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Astro Bob: Jupiter-moon mash-up / BlueWalker 3 stalks the sky

We anticipate the moon's next move and learn about a new satellite constellation that may significantly alter our experience of the night sky.

Full moon and Jupiter
Jupiter, the "star" at left, rises alongside the Harvest Moon over Lake Superior in Duluth on Saturday night, Sept. 10.
Contributed / Bob King
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DULUTH — Clouds blocked Saturday's moonrise here, so I didn't get to see Jupiter and the Harvest Moon crest the horizon together. I hope you were luckier. Fortunately, 15 minutes later, they both shared a narrow slot of clear sky and made for an alluring sight. We may curse clouds when they hide our favorite cosmic baubles, but they add so much to a moonlit scene.

Moon and Jupiter
In a day's time, the moon travels about 13° to the east. On Sunday night (Sept. 11), it follows below and behind Jupiter.
Contributed / Stellarium

On Sunday night, Sept. 11, the moon will rise about 20 minutes later and shine below and left of the mighty planet, offering a dramatic demonstration of just how far it travels eastward in 24 hours. I hope you'll be watching. The moon's next planetary play date is scheduled for Sept. 16-17, when it sidles up alongside Mars. I love these routine yet special visits. They add zest and anticipation to a night of stargazing.

BlueWalker 3 satellite launch

On Sept. 10, SpaceX launched another batch of 34 Starlink satellites into orbit along with a brand new craft built by AST SpaceMobile , the BlueWalker 3. Billed as the largest commercial satellite ever made, this 1.5-ton behemoth, shaped like a giant computer chip, has a surface area of 693 square feet (64 square meters). It rode into space folded into a much smaller package; in the coming days, it will unfold to the size of a squash court.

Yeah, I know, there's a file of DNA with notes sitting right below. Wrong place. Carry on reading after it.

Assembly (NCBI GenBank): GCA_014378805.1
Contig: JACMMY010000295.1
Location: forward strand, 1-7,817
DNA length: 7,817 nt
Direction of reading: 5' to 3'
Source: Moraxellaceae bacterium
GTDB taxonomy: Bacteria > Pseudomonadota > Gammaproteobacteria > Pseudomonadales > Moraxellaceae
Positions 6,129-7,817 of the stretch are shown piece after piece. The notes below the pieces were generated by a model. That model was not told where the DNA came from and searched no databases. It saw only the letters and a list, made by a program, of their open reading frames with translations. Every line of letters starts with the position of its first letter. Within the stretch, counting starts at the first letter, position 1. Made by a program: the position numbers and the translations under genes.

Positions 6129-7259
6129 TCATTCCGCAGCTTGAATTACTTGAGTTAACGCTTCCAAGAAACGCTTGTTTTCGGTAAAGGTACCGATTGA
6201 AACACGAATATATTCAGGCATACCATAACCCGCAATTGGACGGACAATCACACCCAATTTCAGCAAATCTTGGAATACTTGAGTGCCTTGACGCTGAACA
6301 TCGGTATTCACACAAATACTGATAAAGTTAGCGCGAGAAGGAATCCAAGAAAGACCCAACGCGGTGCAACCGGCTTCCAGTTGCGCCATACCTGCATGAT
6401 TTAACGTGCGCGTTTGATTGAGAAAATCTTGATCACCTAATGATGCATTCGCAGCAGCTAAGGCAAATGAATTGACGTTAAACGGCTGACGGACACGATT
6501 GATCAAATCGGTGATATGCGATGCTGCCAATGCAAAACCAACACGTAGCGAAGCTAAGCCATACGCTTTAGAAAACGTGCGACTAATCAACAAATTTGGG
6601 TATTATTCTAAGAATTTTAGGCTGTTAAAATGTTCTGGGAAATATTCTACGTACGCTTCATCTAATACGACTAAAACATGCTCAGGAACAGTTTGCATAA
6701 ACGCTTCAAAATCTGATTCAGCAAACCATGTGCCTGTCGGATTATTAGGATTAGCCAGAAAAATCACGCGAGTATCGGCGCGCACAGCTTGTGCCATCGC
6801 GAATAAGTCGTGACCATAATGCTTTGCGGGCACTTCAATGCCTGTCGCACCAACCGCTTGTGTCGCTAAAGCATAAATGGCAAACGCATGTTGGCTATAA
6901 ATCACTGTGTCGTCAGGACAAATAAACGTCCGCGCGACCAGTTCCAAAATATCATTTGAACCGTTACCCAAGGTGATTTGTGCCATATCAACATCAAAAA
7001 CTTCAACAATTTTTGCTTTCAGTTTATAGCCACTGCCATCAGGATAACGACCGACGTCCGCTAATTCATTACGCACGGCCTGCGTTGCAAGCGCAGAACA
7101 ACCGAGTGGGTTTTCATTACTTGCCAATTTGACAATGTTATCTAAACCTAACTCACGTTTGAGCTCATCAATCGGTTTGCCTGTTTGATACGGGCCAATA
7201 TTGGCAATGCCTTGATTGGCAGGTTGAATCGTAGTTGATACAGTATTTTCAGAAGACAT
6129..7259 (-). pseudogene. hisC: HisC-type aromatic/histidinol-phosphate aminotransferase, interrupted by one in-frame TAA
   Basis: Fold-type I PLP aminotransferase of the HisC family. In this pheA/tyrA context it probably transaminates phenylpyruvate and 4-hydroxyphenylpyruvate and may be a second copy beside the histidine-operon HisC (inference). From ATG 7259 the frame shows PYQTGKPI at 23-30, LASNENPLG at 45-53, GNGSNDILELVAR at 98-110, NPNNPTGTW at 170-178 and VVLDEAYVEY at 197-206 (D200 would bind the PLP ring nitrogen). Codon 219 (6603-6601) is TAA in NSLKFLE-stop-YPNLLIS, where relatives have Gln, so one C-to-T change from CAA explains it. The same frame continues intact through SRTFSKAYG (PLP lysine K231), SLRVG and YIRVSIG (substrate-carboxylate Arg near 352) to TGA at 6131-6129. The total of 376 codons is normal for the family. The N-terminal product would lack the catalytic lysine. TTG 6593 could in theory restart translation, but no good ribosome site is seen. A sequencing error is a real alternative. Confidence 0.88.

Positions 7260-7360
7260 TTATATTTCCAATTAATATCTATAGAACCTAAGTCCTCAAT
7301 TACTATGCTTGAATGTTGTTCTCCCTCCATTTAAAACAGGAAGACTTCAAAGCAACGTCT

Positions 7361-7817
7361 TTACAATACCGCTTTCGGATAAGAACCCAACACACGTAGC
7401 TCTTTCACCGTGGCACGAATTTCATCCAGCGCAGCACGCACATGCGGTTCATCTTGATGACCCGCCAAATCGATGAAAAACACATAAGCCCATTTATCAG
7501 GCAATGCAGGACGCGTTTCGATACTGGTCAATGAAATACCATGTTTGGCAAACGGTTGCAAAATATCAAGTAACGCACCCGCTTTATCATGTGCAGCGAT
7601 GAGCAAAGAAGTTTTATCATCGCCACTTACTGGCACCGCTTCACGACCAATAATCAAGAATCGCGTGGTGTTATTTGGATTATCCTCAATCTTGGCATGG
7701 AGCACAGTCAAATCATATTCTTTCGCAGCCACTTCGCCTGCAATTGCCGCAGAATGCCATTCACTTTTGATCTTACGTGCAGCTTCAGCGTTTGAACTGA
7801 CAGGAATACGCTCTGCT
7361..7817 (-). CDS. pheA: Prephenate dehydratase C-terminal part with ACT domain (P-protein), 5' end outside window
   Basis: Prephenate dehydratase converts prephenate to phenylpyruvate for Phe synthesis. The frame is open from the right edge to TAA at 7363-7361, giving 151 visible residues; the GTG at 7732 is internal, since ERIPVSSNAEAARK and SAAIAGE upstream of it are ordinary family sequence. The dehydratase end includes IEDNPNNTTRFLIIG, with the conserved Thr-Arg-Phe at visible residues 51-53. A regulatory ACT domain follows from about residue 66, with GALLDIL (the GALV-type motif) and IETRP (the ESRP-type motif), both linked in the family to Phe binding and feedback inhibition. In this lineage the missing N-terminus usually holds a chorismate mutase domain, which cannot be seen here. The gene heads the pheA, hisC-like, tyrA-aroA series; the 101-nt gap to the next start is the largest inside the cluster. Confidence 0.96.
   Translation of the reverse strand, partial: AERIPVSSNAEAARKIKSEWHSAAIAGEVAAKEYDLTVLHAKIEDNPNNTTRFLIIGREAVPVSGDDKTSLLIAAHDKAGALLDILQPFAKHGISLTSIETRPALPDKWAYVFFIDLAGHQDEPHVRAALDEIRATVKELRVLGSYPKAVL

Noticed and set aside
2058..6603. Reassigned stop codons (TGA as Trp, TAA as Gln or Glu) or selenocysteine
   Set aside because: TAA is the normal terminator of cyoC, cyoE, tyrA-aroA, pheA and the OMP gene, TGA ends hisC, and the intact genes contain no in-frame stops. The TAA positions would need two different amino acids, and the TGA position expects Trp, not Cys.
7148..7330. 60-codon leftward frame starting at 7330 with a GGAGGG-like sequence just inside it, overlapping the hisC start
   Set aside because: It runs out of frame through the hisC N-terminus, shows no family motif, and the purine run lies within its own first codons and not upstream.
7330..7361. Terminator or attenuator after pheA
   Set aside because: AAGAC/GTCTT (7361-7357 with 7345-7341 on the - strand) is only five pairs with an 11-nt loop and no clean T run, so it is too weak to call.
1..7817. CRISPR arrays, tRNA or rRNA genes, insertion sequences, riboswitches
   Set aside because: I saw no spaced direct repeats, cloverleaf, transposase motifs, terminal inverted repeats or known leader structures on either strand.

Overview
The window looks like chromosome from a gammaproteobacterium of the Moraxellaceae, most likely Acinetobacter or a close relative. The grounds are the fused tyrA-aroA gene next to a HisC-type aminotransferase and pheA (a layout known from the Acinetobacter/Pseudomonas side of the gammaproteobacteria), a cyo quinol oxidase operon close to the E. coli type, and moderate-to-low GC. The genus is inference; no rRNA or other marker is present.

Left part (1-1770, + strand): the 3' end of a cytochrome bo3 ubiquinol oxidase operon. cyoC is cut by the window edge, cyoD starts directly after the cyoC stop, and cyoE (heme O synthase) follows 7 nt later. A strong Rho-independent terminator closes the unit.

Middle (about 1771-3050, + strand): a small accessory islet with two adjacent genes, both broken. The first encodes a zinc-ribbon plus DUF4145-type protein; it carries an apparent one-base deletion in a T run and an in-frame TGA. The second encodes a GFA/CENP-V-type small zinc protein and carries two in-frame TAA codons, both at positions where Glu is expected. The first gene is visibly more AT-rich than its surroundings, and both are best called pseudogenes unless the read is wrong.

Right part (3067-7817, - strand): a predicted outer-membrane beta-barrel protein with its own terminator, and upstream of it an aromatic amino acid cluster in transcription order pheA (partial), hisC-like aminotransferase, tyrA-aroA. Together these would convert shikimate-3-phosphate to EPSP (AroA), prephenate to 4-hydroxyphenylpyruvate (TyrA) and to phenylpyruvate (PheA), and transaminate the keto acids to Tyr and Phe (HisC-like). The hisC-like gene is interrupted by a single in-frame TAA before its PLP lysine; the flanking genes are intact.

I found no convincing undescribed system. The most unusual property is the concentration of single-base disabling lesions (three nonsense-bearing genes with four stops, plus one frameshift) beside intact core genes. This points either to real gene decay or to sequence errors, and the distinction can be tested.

BlueWalker 3
This is the BlueWalker 3, a prototype satellite that will unfold into a large antenna array. The back side of the array is lined with solar cells to power the system.
Contributed / AST SpaceMobile

BlueWalker 3 is a prototype satellite with numerous sub-antenna modules that will connect directly to ordinary smartphones to provide broadband 4G coverage virtually anywhere on Earth. Think of it as an orbiting raft of cell phone towers.

Before it becomes fully operational, engineers will conduct tests to demonstrate that the technology works in low Earth orbit in coordination with infrastructure on the ground. Testing locations include the company's home state of Texas, along with Hawaii and AST's cellular partners in Europe, Japan, South America, Africa and Asia.

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Now for the potentially bad news, at least as far as astronomy and skywatching are concerned. Assuming all goes to plan, the company will work with SpaceX and possibly other providers to launch about 110 significantly larger satellites called BlueBirds into orbit to establish a full network by the year 2024.

While that number pales in comparison to the current (and planned) number of Starlinks, BlueBirds will be considerably larger and therefore likely MUCH brighter, making a significant addition to the number of bright satellites tracking through the night sky. Some observers expect them to become the second brightest objects after the International Space Station.

BlueWalker 3 in orbit
In this artist's view, we see BlueWalker 3 in orbit. The array will circle the Earth about every 90 minutes.
Contributed / Nokia, AST SpaceMobile

Everyone, from amateurs like you and I to professional astronomers, are concerned about the impact. Will their light compromise our view of faint cosmic objects? What about the aesthetic experience of a night sky with a minimum of human interference? That's not all. There are 30,000 new, next-generation Starlink satellites waiting for FCC approval that may also carry antennas for cell phone connectivity. While these birds are only 269 square feet (25 square meters) across, there are a whole lot more of them!

Tony Mallama , who worked on the Hubble Space Telescope, is interested in how bright BlueWalker 3 and the BlueBirds will shine and asks for your help in monitoring their brightness. Once BlueWalker 3 deploys, I will post when and where you can see it along with a list of stars you can use to compare and estimate its brightness. You send me your brightness estimates, and I'll forward them to Mallama. Deal? Good.

Stay tuned for an update!

Related Topics: SCIENCE AND NATURE
"Astro" Bob King is a freelance writer and retired photographer for the Duluth News Tribune. You can reach him at nightsky55@gmail.com.
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